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The Design Thinking Bootcamp Bootleg is an overview of some of our most-used tools. The guide was originally intended for recent graduates of our Bootcamp: Adventures in Design Thinking class. But we’ve heard from folks who’ve never been to the d.school that have used it to create their own introductory experience to design thinking. The Bootcamp Bootleg is more of a cook book than a text book, and more of a constant work-in-progress than a polished and permanent piece. This resource is free for you to use and share—and we hope you do.
Design thinking has become very popular recently. It is because many people believe that design thinking can help generate innovative solutions. Many business and non-business organizations are adopting it to resolving their problems. Even business schools and other disciplines include design thinking in their curriculum. Then, what is design thinking, really? And how can it benefit us?
Design thinking is commonly recognized as a problem-solving process that includes five stages - Empathize, Define, Ideate, Prototype and Test. However, when we compare the design thinking process with the conventional problem-solving process, there are no major differences, except the implementation part. Design thinking looks at problems with a holistic and human-centric perspective. It also tackles complex problems by using a non-linear approach. However, some people claim that considering design thinking as a problem-solving process is too simplistic.
Actually, design thinking should be considered as behaviors and attitudes when dealing with problems. Design thinkers use different thinking styles and attitudes when approaching problems. Design thinkers possess certain personal traits like human-centeredness, having a flexible and creative thinking style, being comfortable with subjective and intuitive judgement, and high self-efficacy. These thinking styles and attitudes help not only in problem-solving but also in finding opportunities. In order to be proficient in design thinking, we should not only understand the design Thinking process, but also have to make ourselves become a design thinker.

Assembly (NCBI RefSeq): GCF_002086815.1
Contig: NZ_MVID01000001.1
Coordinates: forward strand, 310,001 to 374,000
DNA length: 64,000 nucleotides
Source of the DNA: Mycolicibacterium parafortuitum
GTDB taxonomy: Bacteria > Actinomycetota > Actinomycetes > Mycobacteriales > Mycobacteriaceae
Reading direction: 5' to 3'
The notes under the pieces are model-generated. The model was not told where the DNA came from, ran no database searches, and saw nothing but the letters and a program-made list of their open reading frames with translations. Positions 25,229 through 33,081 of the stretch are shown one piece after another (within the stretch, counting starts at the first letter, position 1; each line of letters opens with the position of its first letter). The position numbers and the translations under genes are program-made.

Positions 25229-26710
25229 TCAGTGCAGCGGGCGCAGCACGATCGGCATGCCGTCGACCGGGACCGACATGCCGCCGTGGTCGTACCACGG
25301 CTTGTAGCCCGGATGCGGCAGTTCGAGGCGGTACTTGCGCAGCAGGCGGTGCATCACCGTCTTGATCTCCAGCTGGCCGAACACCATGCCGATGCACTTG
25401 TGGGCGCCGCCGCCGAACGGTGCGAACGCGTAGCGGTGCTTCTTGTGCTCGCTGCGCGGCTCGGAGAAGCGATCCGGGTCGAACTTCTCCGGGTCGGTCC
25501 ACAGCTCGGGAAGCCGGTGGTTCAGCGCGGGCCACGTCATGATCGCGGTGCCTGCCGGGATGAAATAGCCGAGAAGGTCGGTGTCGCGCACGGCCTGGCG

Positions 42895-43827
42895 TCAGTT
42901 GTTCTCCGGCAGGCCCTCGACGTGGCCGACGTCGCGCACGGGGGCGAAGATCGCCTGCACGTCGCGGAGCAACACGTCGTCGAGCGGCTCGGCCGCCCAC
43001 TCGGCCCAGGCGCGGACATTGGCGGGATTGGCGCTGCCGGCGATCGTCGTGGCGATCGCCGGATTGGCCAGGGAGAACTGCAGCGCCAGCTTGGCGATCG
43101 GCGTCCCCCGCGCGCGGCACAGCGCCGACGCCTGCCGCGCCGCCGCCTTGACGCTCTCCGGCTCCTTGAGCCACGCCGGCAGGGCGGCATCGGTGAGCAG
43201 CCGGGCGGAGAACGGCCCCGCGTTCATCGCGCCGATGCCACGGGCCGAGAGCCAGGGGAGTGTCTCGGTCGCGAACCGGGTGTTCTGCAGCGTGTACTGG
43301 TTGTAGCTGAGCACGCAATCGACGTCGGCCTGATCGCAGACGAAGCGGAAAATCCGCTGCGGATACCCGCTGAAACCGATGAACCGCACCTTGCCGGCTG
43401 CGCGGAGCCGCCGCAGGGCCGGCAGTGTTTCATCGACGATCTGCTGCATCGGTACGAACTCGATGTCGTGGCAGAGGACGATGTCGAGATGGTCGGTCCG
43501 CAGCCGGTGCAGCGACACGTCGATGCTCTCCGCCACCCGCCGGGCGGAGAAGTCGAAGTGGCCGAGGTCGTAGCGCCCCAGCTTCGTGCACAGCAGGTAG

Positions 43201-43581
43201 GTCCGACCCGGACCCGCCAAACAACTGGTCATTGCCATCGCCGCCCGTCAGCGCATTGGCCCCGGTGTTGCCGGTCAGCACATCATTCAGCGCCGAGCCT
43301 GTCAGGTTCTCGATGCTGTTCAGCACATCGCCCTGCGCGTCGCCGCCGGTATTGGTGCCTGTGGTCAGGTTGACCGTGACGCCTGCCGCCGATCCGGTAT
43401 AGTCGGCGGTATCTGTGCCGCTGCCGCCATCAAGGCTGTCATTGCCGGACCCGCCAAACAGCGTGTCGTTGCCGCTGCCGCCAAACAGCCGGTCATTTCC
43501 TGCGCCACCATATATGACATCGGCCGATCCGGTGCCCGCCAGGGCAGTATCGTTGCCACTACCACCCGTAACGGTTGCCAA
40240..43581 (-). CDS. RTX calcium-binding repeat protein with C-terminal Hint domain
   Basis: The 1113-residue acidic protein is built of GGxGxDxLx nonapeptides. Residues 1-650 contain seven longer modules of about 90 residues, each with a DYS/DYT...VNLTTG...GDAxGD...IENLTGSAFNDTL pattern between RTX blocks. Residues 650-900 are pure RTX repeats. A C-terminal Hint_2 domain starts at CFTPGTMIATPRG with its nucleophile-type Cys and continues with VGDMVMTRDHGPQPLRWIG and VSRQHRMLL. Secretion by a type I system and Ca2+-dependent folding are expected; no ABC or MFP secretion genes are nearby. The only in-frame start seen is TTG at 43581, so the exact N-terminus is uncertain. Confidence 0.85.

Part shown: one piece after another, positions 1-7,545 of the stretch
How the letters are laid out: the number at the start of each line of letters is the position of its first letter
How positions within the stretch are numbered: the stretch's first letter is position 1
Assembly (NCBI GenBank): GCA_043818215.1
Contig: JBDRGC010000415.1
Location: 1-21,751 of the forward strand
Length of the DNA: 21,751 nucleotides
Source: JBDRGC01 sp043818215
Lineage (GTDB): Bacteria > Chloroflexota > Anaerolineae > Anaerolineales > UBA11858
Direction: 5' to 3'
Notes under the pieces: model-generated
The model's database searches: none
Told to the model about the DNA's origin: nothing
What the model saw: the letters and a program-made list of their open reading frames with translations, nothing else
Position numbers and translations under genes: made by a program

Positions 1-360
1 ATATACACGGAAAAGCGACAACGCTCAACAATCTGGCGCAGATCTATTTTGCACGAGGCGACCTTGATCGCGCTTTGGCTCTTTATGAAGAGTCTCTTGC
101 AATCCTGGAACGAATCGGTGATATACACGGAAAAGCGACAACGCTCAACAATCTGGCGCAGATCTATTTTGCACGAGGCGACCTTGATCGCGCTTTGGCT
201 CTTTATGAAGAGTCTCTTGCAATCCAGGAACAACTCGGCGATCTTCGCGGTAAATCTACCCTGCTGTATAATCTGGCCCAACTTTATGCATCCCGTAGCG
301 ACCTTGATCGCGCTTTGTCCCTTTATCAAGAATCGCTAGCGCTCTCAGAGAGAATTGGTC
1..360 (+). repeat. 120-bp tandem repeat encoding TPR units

This MOOC provides you with core knowledge about design thinking and demystifies design thinking as a process for solving complex and wicked problems.
An online lecture on the topic of "Can a Product be Designed to Heal Relationship?".This lecture is suitable for secondary school and university students as well as the general public.
This course is an introduction to the Delft Design Approach offering a model and a set of signature methods from Delft to teach you how to get from understanding the user in context to defining a meaningful design challenge and – in the end – deliver a great design! The course challenges you to experience the design process yourself and reflect on your work with the help of students and excellent teaching staff from Delft, and industrial experts. What you'll learn: - How to study users in their own environment; - How to translate user insights into a design challenge that will spark creativity; - How to create a meaningful design to meet your challenge; - How to design and to structure your projects with the support of design thinking, a model and several methods; - How to evaluate and present your design.